These trace fossils have allowed researchers to better understand the activity and habits of the ancient species.

Predatory ocean worms have existed for over 400 million years, and while these ancient burrows are long when compared to others that had previously been studied, giant marine worms are not just creatures of the ancient past.

Bobbit worms can grow up to three metres long themselves, and lay in their burrows just beneath the ocean floor today.

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B.C. researchers find evidence of ancient predatory sand worms that were two metres long – Saskatoon StarPhoenix

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Article content continued

The trace fossils showed feather-like structures around the upper parts of the burrows, which the researchers believe would have been caused by the worms dragging their struggling prey under the ocean floor to eat them.

The lower, horizontal part of the burrow. Photo by Yu-Yen Pan /Simon Frazer University

The study’s lead author, earth sciences student Yu-Yen Pan, said the giant burrows are much larger than other trace fossils of ocean worms found in the past.

“Compared to other trace fossils which are usually only a few tens of centimetres long, this one was huge; two-metres long and two to three centimetres in diameter,” she said in a press release. “The distinctive, feather-like structures around the upper burrow were also unique and no previously studied trace fossil has shown similar features.”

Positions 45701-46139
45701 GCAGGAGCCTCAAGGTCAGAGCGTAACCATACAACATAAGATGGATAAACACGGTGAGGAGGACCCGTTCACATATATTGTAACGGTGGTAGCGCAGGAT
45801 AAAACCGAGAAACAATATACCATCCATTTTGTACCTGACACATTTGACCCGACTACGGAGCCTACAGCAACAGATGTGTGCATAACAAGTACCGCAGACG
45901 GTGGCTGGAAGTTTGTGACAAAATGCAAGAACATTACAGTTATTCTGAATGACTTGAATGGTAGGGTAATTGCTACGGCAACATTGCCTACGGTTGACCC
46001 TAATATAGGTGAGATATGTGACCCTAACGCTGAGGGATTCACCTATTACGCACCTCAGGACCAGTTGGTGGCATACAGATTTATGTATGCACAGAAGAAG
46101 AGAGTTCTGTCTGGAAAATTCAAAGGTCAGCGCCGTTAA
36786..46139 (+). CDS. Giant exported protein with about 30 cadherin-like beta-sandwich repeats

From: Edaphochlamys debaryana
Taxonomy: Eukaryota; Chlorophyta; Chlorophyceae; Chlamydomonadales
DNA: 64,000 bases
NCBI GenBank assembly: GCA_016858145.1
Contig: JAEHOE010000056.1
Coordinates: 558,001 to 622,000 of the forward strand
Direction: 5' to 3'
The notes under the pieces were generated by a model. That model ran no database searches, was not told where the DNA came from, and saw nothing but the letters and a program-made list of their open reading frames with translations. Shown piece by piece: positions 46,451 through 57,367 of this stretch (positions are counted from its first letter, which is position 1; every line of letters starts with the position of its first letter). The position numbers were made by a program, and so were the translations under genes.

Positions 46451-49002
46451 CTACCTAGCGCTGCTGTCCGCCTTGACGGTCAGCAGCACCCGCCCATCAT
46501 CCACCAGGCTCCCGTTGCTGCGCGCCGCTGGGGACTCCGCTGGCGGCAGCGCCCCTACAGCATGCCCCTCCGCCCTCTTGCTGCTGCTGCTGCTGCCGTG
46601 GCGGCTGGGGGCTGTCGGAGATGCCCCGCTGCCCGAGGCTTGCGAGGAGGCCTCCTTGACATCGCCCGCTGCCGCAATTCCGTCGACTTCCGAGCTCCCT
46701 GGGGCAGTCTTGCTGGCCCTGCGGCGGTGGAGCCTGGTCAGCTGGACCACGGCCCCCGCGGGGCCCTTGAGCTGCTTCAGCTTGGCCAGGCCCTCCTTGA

The researchers say that these worms likely would have fed similarly to the bobbit worm, often called the “sand striker.”

Bobbit worms wait in their burrow for unsuspecting prey, then explode upwards, grabbing the prey in their mouths and pulling them back down into the sediment.

Field excursion at Yehliu, Taiwan. Photo by Masakazu Nara /Simon Frazer University

The researchers also found evidence that led them to believe the worms secreted mucus after each feeding that rebuilt and reinforced their burrows, allowing them to lie in wait for their next victim without being seen.

Pan and an international team that studies the ancient sea floor has named the homes of these worms Pennichnus formosae.

According to the study, previous research on Eunicid polychaetes, the family that these ancient worms and bobbit worms belong to, was limited because they only stuck a small portion of their bodies out from the ocean floor.

These trace fossils have allowed researchers to better understand the activity and habits of the ancient species.

Predatory ocean worms have existed for over 400 million years, and while these ancient burrows are long when compared to others that had previously been studied, giant marine worms are not just creatures of the ancient past.